Source: The Scotsman, 19th December 1910
Source: Aberdeen Daily Journal, 19th December 1910
PLAY AND PLAYERSA general compliment was again awarded the Aberdonians that their team had, played the best game seen on Tynecaastle this season. There were many good points on the Hearts' side from what we saw at Pittodrie, and there were also several bad ones. The goalkeeper was beaten three times, and might have been on other two occasions at least without any serious fault being found with his display. He did some smart things, but did not get that assistance from the backs which he ought to have got. They were rushers pure and simple, without any idea of working to those in front. The halves appeared to be slow, and lay too far back to keep the front line moving. This was specially noticeable after the first goal went on. The extreme wingers lasted the pace best, but Walker, bright and original as of old, failed to stay the punishing game it proved to be, and was soon tired out, so that Millar, after wearing him down, could do almost anything with him. On the Aberdeen side, King was great at the start, and gave the side that confidence required to set them going. Colman was the best back on the field, and Hume was not far behind. Of the halves, Millar had the stiffest 'wing' to deal with, and once he got the measure of them, was ease personified in what he did. Wyllie and Neilson also did well, but the line, as a whole, did splendiidly. It would be a very difficult matter to say that any of the front line was better than another. As a line, they worked in unison, and it was this understanding that led to their success. Neilson again gave every satisfaction, and along with Travers, made a fine wing. Macintosh was ready to snap up anything that came his way. We thought Murray might have given Soye more to do in the first half, but this was remedied later on. Soye did what he got to do well.
CHATTY BITS.The Aberdeen players felt very sore over their loss at Easter Road. Their success at Tynecastle compensated for their failure the previous week. They understand quite well that points cannot be dropped now if their position is to be maintained. It is quite evident that they are a drawing power, for the attendance at Tynecastle was the second largest they have had this season. A well-known Edinburgh enthusiast remarked that Saturday's game was the best and cleanest he had seen at'Tynecastle this season. This same gentleman had a great word for Soye. He thought he was the best outside right he had seen in the metropolis for a long time. There was no mistake about it, the whole front line were in the mood, and individually and collectively made a most harmonious quintette. Lennie's absence from the team will be much longer then was expected, as his illness has developed into a severe attack of tonsilitis. The doctor thinks if he is fit for the cup tie he will do very well, as it will take some time before he will be able to do any training. There is very little chance, of the popular left ringer appearing on the field before the Celtic match at Pittoclrie, and he will have made a rapid recovery if he appears then. Bobby Simpson is home from Bradford, on a weeks's holiday. He was at Pittodrie on Saturday watching the A team playing and renewing old aquaintances. While he likes the club and the playe, he has not a very good opinion of Bradford as a town to stary in, in comparison to the Granite City. There will be cheap fares on almost all the branches of the Great North Railway on Saturday, in view of the Dundee match at Pittodrie. Though there will be a big crowd, the early start will keep the attendance down a bit. Dundee will have several changes in their team this week, as a few of them gave a very poor show against Clyde on Saturday. Aberdeen have a stiff programme to get through at the New Year. They play St Mirren away on Hogmanay, Clyde at home on the Monday, and Falkirk away on the Saturday. The Reserves have Partick Thistle A at home On Hogmanay, and then on Tuesday and Wednesday they have Peterhead Hibs (Aberdeenshire Cup) and Wishaw Thistle in the Reserve League.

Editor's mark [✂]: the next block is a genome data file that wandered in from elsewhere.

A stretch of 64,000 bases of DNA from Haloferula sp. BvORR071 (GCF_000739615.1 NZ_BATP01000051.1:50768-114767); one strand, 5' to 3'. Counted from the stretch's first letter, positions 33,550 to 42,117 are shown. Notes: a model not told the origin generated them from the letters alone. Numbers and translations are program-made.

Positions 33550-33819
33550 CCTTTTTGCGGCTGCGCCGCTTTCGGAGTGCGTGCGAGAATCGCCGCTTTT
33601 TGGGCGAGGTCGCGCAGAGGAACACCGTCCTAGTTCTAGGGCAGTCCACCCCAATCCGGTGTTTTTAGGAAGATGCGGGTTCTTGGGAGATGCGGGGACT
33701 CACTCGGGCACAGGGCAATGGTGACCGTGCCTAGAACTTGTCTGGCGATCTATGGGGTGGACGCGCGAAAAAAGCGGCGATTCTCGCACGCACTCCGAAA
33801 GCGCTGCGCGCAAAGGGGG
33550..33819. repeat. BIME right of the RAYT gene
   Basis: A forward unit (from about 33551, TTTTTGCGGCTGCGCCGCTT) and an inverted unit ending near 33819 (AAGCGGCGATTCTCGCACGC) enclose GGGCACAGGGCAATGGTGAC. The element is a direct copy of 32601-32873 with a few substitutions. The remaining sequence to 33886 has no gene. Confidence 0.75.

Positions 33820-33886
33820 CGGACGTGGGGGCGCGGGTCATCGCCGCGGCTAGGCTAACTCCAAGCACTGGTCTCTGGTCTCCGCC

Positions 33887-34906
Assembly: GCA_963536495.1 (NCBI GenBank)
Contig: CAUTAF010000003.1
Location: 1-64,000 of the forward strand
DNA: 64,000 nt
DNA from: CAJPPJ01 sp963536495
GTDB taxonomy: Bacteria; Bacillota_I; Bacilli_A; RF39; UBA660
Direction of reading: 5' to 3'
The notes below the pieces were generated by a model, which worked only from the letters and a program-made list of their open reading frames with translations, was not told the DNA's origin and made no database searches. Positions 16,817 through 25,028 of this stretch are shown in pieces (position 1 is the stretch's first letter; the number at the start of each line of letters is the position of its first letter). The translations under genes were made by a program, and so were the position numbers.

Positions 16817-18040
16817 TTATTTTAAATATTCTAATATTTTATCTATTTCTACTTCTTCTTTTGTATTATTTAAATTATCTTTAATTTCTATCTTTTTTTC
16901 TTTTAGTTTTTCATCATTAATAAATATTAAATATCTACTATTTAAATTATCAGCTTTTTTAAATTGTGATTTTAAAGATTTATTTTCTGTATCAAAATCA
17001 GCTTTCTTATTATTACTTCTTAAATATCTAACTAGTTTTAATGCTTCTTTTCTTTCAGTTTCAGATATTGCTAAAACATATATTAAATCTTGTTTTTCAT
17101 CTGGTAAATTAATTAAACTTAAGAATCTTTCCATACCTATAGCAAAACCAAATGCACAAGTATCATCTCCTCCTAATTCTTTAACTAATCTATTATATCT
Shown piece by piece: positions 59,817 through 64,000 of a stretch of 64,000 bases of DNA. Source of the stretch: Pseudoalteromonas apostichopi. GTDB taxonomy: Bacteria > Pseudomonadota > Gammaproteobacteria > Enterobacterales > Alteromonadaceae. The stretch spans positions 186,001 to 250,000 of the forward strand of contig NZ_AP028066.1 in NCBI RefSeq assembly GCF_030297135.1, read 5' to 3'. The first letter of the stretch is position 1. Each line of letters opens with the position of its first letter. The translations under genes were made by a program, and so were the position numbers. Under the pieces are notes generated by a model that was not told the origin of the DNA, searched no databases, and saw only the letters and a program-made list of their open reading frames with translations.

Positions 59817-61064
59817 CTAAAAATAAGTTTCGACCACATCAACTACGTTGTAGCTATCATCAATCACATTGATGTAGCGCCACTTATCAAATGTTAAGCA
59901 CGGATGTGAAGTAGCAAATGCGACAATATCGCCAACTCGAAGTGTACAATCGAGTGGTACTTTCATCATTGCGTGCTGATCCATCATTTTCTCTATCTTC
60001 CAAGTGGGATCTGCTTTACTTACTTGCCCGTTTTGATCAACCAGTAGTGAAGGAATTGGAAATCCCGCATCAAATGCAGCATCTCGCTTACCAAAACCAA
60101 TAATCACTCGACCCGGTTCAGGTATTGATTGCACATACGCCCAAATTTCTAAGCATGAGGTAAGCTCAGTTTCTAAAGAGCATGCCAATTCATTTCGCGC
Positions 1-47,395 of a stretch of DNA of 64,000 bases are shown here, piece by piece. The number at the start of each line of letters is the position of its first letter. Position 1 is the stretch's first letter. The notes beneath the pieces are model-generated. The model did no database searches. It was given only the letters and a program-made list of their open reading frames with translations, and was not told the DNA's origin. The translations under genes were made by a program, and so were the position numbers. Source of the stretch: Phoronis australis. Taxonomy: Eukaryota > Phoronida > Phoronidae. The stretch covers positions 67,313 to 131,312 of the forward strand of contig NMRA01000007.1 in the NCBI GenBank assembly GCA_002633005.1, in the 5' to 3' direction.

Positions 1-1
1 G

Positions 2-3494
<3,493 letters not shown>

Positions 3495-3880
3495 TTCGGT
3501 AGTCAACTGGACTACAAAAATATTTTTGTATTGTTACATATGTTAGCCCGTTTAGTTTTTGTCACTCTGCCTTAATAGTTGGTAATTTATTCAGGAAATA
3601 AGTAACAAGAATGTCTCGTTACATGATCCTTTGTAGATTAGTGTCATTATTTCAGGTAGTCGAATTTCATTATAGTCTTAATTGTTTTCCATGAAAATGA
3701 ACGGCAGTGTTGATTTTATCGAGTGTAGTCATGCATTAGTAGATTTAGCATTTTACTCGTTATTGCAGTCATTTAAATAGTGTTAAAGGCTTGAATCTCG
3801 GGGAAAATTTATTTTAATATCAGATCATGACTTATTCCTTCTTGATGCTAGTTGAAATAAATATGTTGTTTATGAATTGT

Source: Bon-Accord, 22nd December 1910